It was a cool September night that saw the occurrence of the Sydney iteration of the third Direct Underground festival. Taking place at Leichhardt’s Crowbar, the air was thick with anticipation for the night’s activities.
First up, to a steadily increasing crowd, was Melbourne’s Reaper. Playing a violent, crust influenced blend of black/thrash, they had recently expanded their lineup, adding second guitarist Adam. As such, Direct Underground proved to be something of a baptism of fire for the newly minted quintet, and they were most certainly on fire. Performing tracks from their 2017 demo, and if I’m not mistaken, a few new ones. Their set certainly went down well and set the tone for the action to come.
Next was South Australia’s Christ Dismembered. It was refreshing and heartening to see younger musicians carrying on the older spirit of black metal. I feel that this energised their set, comprised of tracks from their self-titled album, and their newer single ‘Spit Forth Your Lies’. Vocalist/guitarist NecroSatan had a commanding stage presence, which carried over to the rest of the band. Their album tracks translated very well to the live setting, and I look forward to seeing what the future holds for Christ Dismembered; if they keep forging the same path it should be a bright one.
Next up, midway through the proceeding were reactivated Melbourne death metal legends Abramelin. Firing on all cylinders since their 2016 resurrection, Abramelin delivered their classic material with aplomb, along with new material from their yet to be released Not Enough Snuff (projected for release in early 2020, currently being mastered by Dan Swanö). The new material was, in some ways, the highlight of their set. It was amazing to hear the classics like ‘Human Abattoir’ and ‘Spiritual Justice’, but the new material fit in so well that it bodes for Abramelin releasing a killer album in 2020. Classic members Simon Dower, Rob Mollica, Tim Aldridge and Matt Wilcock were ably bolstered by drumming legend Dave Haley clearly enjoyed their time on the stage; and the appreciative, growing audience did so as well.
A quick changeover ensued, and Immolation, the first of the night’s two co-headliners took to the stage. Performing a career spanning set, heavy on early favourites like the title track and ‘Into Everlasting Fire’ from their immense 1991 debut Dawn of Possession, through to newer material like 2013’s ‘Kingdom of Conspiracy’ and a slew of cuts drawn from 2017’s Atonement, including the title track. Immolation displayed stellar musicianship, including some great guitar interplay between Robert Vigna and Alex Bouks, thunderous bass lines and vocals from Ross Dolan and pounding drums from Steve Shalaty. Immolation kept the on stage banter to a minimum, but they clearly showed their appreciation for a reciprocal Sydney crowd.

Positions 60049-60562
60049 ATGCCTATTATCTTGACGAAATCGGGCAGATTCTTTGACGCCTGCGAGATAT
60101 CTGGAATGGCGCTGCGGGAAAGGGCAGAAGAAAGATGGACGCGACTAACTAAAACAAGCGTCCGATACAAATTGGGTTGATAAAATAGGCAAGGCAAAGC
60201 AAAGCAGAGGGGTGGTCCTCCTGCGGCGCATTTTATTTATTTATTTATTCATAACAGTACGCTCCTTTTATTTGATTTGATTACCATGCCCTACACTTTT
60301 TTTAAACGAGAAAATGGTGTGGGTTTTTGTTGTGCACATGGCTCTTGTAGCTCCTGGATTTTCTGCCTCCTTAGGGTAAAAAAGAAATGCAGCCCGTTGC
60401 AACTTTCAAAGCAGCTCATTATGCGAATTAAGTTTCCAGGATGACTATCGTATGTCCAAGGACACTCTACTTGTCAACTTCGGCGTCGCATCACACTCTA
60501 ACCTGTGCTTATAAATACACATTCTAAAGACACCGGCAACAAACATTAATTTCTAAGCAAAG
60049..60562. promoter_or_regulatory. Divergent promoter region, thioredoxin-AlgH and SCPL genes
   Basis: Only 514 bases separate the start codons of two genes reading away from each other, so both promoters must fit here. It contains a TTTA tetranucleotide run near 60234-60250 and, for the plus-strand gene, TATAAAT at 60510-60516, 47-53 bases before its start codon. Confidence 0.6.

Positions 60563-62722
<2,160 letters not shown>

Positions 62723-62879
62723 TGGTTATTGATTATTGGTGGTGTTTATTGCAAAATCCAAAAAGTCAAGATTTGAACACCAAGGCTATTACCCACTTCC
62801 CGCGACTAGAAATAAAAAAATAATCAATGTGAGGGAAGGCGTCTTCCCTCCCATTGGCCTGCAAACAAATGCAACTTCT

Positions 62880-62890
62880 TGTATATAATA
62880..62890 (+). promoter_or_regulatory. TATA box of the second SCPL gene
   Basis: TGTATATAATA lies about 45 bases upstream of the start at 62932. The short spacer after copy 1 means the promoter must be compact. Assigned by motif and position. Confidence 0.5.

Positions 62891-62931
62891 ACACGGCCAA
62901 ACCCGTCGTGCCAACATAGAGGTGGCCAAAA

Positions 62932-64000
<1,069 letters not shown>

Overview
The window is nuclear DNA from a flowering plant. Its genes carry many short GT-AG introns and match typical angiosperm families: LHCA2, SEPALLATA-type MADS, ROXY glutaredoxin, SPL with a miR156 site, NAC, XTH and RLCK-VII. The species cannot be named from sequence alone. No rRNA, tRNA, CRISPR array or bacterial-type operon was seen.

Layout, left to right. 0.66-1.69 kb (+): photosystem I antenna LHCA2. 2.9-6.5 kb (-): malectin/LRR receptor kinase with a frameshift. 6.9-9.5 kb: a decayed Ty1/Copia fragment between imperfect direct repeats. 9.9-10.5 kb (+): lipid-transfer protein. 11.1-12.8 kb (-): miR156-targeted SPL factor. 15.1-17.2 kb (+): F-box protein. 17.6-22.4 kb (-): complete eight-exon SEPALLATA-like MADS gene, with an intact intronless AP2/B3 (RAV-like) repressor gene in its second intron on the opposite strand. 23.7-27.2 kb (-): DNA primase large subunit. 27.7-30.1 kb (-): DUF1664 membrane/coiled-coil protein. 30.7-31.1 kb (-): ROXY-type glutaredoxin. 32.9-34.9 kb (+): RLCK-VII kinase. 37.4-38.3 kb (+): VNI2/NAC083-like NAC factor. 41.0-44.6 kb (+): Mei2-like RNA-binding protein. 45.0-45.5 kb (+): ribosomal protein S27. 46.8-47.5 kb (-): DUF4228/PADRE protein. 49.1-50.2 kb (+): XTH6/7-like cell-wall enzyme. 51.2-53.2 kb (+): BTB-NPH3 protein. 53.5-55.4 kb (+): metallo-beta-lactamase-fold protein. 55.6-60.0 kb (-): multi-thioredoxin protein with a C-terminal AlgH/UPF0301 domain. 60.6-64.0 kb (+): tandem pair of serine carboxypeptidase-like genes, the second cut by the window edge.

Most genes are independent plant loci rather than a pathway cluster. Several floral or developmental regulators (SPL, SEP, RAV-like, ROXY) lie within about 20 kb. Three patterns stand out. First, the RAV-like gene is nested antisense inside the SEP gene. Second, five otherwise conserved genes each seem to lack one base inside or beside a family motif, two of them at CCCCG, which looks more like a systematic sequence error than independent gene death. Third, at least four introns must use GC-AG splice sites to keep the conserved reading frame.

Culminating the night’s festivities were co-headliners, Swedish black metal juggernauts Dark Funeral. After another quick changeover, the curtain dropped and the sold out crowd was treated to a display of black metal ferocity. Touring their 2016 opus Where Shadows Forever Reign, on their third tour of Australia, they clearly had the triumphant performances of visits past in mind as they delivered a powerful performance which drew upon material from their 1996 debut The Secrets of the Black Arts up to the aforementioned Shadows album. Band stalwart Lord Ahriman displayed his talent for assembling solid line-ups around him. Long-term members Chaq Mol and Heljarmadr proved their skills while newer recruits Adra-Melek and Jalomaah showed that they had already gelled as a rhythm section, providing the band with a rock solid foundation. This lineup is a cohesive unit, and they turned their hand to tracks from Dark Funeral’s discography with equal finesse, clearly impressing the eager Sydney punters. Such a powerful, concise set meant one thing though: it felt like it was over too quickly, but this was not a negative, given the performances by each of the prior bands.
The Sydney leg of the third iteration of Direct Underground Festival was a complete success. Soundworks Direct were able to bring together a varied bill that showcased some of the best up and coming and established Australian and international talent. Additionally, that each iteration of this festival having taken place in a different venue has given each of them their own distinct atmosphere. Both of those achievements are no easy feat, and I think this was reflected in both the professionalism of the crew and venue, and the immense appreciation of the punters in the crowd.
2019 brought to Sydney another great Direct Underground fest, I look forward to the surprise that await us in 2020.